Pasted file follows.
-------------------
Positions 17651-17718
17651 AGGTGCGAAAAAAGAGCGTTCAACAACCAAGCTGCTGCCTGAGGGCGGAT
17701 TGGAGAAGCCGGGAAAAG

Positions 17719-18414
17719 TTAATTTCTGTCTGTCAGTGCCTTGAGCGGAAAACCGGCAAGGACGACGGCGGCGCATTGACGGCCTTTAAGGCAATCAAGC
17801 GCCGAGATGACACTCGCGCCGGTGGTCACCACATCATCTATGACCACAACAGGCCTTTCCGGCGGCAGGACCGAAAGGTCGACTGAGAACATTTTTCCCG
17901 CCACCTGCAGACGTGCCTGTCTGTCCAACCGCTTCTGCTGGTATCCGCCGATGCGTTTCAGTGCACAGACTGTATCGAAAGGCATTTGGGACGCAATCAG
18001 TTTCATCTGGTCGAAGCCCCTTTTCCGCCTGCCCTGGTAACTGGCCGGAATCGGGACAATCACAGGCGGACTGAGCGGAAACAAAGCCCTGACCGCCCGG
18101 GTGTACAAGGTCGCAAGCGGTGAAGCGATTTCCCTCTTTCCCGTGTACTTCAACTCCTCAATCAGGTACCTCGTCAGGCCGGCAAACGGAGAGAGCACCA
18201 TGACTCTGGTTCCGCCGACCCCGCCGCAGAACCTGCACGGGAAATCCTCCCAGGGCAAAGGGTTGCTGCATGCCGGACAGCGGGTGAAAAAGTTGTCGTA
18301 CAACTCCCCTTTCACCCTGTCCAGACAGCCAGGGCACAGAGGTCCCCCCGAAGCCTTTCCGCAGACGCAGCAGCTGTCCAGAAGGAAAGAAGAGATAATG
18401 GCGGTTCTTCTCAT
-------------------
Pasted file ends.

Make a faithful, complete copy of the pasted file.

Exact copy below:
Positions 17651-17718
17651 AGGTGCGAAAAAAGAGCGTTCAACAACCAAGCTGCTGCCTGAGGGCGGAT
17701 TGGAGAAGCCGGGAAAAG

Positions 17719-18414
17719 TTAATTTCTGTCTGTCAGTGCCTTGAGCGGAAAACCGGCAAGGACGACGGCGGCGCATTGACGGCCTTTAAGGCAATCAAGC
17801 GCCGAGATGACACTCGCGCCGGTGGTCACCACATCATCTATGACCACAACAGGCCTTTCCGGCGGCAGGACCGAAAGGTCGACTGAGAACATTTTTCCCG
17901 CCACCTGCAGACGTGCCTGTCTGTCCAACCGCTTCTGCTGGTATCCGCCGATGCGTTTCAGTGCACAGACTGTATCGAAAGGCATTTGGGACGCAATCAG
18001 TTTCATCTGGTCGAAGCCCCTTTTCCGCCTGCCCTGGTAACTGGCCGGAATCGGGACAATCACAGGCGGACTGAGCGGAAACAAAGCCCTGACCGCCCGG
18101 GTGTACAAGGTCGCAAGCGGTGAAGCGATTTCCCTCTTTCCCGTGTACTTCAACTCCTCAATCAGGTACCTCGTCAGGCCGGCAAACGGAGAGAGCACCA
18201 TGACTCTGGTTCCGCCGACCCCGCCGCAGAACCTGCACGGGAAATCCTCCCAGGGCAAAGGGTTGCTGCATGCCGGACAGCGGGTGAAAAAGTTGTCGTA
18301 CAACTCCCCTTTCACCCTGTCCAGACAGCCAGGGCACAGAGGTCCCCCCGAAGCCTTTCCGCAGACGCAGCAGCTGTCCAGAAGGAAAGAAGAGATAATG
18401 GCGGTTCTTCTCAT